American Alliance of Museums
Association of Art Museum Directors
Boys & Girls Clubs of America
Catholic Charities USA
Girl Scouts of the USA
Girls Inc.
Goodwill Industries International Inc.

Independent Sector
Jewish Federations of North America
League of American Orchestras
National Council of Nonprofits
Network of Jewish Human Service Agencies
OPERA America
Social Current (formerly Alliance for Strong Families and Communities and Council on Accreditation)
Union of Orthodox Jewish Congregations of America
YMCA of the USA

A few days ago, the American Academy of Pediatrics (AAP), American Academy of Child and Adolescent Psychiatry (AACAP), and Children’s Hospital Association declared a national emergency in children’s mental health, citing the serious toll of the COVID-19 pandemic on top of existing challenges.

Prior to the pandemic, suicide was the second leading cause of death for youths ages 10-24 years. Between March and October 2020, during the longest quarantine period, suspected suicide attempts increased nearly 51% among girls ages 12-17 years, according to the CDC.  Mental health-related emergency room visits rose by 24% for children ages 5-11 years and 31% for children ages 12-17 years.

In a statement, Jody Levison-Johnson, president and CEO of Social Current, noted:

“We agree with the AAP and others that behavioral health issues among teens and adolescents have been a significant concern for many years, but have reached previously unseen peaks during the trauma, loss and isolation of the pandemic. Current brain science tells us that relational health and positive childhood experiences mitigate the impact of toxic stress. As we respond to the current crisis, we can build equitable access to mental health services aligned with community needs, along with resources for families that promote strong relationships and resilience. We support the range of policy solutions advocated by the AAP. Now is the time for policymakers to act, partnering with the behavioral health community to tackle these pressing challenges.”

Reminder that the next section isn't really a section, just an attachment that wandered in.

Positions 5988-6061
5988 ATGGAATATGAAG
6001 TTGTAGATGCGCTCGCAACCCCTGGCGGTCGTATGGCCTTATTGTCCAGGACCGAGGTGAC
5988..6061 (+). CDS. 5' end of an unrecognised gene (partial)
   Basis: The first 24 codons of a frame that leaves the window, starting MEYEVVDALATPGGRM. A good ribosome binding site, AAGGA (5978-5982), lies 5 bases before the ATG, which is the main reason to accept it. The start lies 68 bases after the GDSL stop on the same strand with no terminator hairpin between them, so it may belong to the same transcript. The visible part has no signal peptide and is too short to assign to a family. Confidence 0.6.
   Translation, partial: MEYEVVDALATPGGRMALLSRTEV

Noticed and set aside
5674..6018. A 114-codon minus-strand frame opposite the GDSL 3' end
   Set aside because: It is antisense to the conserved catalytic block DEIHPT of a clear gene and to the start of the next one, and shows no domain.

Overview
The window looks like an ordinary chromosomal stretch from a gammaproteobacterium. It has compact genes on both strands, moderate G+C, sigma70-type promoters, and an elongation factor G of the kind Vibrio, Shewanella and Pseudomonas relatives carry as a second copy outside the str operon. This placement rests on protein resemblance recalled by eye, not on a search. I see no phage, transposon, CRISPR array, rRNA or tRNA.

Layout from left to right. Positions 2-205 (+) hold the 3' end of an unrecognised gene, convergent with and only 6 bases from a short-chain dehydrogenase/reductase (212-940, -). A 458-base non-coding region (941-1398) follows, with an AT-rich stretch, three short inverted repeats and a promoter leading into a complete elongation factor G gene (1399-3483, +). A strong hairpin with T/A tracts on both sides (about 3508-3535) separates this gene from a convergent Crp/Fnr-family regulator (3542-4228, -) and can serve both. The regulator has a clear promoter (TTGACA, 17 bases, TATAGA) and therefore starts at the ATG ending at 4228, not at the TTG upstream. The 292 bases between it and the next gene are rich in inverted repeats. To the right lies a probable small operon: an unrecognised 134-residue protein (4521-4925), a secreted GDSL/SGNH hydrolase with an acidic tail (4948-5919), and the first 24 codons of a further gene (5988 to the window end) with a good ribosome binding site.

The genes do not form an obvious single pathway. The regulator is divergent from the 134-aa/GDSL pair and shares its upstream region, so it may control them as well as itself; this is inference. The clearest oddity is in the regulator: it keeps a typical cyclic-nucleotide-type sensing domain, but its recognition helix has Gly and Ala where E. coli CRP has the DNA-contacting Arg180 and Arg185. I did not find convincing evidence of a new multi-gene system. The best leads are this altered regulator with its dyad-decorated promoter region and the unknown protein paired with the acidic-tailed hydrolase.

New organization unveiled during SPARK 2021 Conference

Washington, D.C. – The Alliance for Strong Families and Communities and Council on Accreditation (Alliance-COA), which earlier this year announced their intent to merge, today unveiled their new organization, including their name and brand. Social Current will represent a network of thousands of social-sector organizations working in partnership to activate the power and impact of the social sector. Social Current is headquartered in Washington, D.C.

The announcement comes after a nine-month integration process that began in January and follows a year-long exploration and due diligence process overseen by both organizations, which share a long history and vision, with the Alliance serving as one of the original founders of COA in 1977.

“We are incredibly excited to come together as Social Current with a mission to advocate for and implement equitable solutions to society’s toughest challenges through collaboration, innovation, policy, and practice excellence,” noted Social Current’s inaugural president and CEO Jody Levison-Johnson. “At a time in our history where the need to do more and do better have never been so clear, Social Current will ignite change and spark greater impact across the social sector. With Social Current, we will bring together a unified, intrepid, just, and purposeful network that fuels each other’s knowledge, expertise and experience to make real and lasting impact.”  

Social Current will engage a broad, multifaceted and larger network of organizations and partners with a diversified range of offerings that contribute to the reach and influence of the human and social services sector. Core service offerings include:

For more information go to Follow us on social media: 

Virtual Conference To Take Place October 12-14, 2021 Featuring Bestselling Authors Dr. Ibram X. Kendi, Heather McGhee and Other Nationally-Renowned Speakers

Washington, D.C. – The Alliance for Strong Families and Communities and Council on Accreditation (Alliance-COA) today announced the line-up for their upcoming annual conference, taking place October 12-14, 2021. SPARK 2021 will be a three-day virtual learning experience that will activate the power of the social sector. Registration is now open (early bird registration rates available through September 27) and can be accessed here.